Are you hearing the same stories I am?
Doctors in Italy removing ventilators from the living to give them to those who have a better chance of living a fuller life.
Hospitals in New York struggling to develop new protocols about which patients will be given lifesaving treatments when there are not enough resources.
EMTs and firefighters in New York ordered to preserve hospital and ambulance resources by not transporting cardiac arrest patients who can’t be resuscitated in the field.
In our own state and elsewhere, fire crews no longer dispatched on medical calls that aren’t lifesaving events, leaving medical calls to the already stretched EMS crews who may now have longer response times.
Let's not forget, every time a firefighter or EMT does CPR or another lifesaving intervention, they do so with the knowledge that this person may have COVID-19. Those first responder may be taken off calls until medically cleared to serve again.
First responders train for mass casualty incidents, but few of us have ever had to work one in real life. We have not had to make the hard decision about who will live and who will die based on the resources we have at hand. But this can happen. It is a dark part of our job that we really don't like to think about. After all, we are there to protect and preserve life. We do all we can to save a life, sometimes even to the point of giving our own life. That is the way of emergency services. And to be told not to do everything possible to save a life in front of you can crush your own spirit. It’s what they call a moral injury.
The modern understanding of moral injury is rooted in the experience of soldiers and nurses who have had to do (or not do) something or witness something so traumatic that it violated the very core (or moral center) of who they are as a person. Those experiences sometimes produce emotional guilt and shame, a sense of betrayal and anger, and moral disorientation. And sometimes they are is hardest on those of us whose deeply held religious beliefs say that all life is precious and is honored by God.
The truth is, sometimes this world is downright ugly. Sometimes first responders are caught in “damned if you do, damned if you don’t” situations. And now COVID-19 may put many at risk for moral injury, from 911 telecommunications to hospital staff and everyone in-between. The healing of the soul will be more important than ever. Chaplains, even if you don’t face moral injury yourself, you serve people who do. This is your realm. You are needed now more than ever.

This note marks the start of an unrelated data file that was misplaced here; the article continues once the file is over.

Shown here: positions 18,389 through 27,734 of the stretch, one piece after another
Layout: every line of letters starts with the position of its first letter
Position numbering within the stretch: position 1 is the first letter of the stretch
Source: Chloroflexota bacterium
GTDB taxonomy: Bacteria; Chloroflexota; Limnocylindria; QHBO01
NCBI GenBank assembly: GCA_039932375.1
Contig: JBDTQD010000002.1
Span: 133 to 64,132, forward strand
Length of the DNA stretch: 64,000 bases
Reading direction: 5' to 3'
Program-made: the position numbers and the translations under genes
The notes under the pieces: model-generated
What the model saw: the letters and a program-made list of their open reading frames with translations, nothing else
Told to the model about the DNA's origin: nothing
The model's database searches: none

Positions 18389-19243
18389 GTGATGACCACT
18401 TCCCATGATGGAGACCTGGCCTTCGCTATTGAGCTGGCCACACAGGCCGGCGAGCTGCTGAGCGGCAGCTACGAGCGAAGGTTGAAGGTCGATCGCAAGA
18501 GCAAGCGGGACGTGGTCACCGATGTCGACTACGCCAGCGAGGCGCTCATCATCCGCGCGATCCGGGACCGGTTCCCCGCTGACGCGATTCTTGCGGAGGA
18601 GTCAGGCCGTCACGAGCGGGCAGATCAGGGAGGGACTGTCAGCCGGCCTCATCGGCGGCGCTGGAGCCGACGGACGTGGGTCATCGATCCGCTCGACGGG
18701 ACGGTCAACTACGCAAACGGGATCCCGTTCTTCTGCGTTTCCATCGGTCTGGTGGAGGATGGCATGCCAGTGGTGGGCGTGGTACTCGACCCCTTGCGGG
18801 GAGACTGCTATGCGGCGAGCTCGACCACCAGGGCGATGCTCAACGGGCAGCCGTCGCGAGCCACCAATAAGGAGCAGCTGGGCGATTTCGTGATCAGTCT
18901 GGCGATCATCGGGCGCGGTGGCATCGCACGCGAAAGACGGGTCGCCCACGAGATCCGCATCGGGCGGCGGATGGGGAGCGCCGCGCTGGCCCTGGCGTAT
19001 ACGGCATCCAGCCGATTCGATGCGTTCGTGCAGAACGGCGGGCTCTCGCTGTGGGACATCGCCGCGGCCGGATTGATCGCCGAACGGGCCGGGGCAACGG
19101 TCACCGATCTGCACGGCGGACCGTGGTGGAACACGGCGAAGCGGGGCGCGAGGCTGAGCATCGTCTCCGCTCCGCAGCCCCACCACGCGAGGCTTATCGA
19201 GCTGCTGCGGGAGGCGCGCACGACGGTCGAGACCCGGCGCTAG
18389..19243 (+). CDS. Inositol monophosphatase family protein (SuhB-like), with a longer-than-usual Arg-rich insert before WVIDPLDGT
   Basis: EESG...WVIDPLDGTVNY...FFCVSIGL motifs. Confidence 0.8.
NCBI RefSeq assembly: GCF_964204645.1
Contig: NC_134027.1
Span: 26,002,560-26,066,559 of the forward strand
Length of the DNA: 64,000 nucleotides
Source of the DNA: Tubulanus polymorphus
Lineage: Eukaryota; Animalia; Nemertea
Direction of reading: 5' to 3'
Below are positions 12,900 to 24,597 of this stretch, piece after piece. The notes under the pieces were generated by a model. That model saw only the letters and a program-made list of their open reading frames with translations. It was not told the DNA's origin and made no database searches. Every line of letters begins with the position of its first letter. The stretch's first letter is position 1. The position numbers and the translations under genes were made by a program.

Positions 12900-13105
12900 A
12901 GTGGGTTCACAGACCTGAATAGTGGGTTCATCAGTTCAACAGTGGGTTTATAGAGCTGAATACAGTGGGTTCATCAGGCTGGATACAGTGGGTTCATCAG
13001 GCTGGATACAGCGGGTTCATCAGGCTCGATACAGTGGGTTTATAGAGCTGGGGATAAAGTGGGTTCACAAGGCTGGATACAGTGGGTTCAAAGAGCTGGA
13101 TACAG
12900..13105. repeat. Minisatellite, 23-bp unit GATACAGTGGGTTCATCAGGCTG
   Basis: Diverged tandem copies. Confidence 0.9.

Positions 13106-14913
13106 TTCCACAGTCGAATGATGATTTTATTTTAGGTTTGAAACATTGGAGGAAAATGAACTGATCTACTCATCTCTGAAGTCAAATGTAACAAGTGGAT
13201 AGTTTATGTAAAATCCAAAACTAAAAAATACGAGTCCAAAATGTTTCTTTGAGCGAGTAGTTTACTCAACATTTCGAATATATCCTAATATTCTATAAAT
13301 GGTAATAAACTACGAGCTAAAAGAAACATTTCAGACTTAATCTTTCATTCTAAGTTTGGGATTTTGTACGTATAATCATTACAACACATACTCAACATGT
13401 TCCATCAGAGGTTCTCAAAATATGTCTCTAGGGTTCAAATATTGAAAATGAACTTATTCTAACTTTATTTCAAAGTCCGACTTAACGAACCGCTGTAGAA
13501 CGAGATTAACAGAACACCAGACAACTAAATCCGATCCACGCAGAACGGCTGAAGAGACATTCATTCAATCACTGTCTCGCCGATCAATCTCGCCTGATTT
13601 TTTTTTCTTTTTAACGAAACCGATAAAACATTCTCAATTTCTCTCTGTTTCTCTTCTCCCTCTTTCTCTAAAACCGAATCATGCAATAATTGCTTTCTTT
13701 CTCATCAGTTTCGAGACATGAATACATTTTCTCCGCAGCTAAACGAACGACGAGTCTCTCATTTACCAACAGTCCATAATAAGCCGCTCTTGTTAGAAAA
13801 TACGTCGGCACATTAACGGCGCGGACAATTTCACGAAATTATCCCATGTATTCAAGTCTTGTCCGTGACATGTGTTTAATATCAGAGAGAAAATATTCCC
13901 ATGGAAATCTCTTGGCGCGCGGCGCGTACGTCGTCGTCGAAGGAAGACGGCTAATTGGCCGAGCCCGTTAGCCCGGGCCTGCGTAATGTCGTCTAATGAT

Here are six things that can help you, or help you help someone else who suffers moral injury.
Find space to exercise your spiritual life. When and where do you connect with God? Where do you experience God’s love in your life? With churches closed we are now forced to walk with God in new ways. Find what works for you.
Figure out your theology of suffering and death. Find the answer in your heart and mind why bad things happen in the world. Question: Does your theology show a loving God that cares or a judgmental God who condemns or is distant and doesn’t care? Where do grace, mercy and forgiveness fit in?
Seek grace and forgiveness. You may not be able to get grace and forgiveness from victims/patients or their family, but I have found that you can still get it from God.
Focus on the good things in life. Yes, what happened was bad, but please put it into perspective with the rest of your life and your walk with God.
Find ways to reduce your stress. There are many ways out there, and you probably know what works best for you. For me, it is worship.
Take time to spend with accountability partners. Now is not the time to keep a moral injury to yourself. Find good, trusted people who can speak into your life things of faith and truth.
South Carolina Public Safety Chaplains Association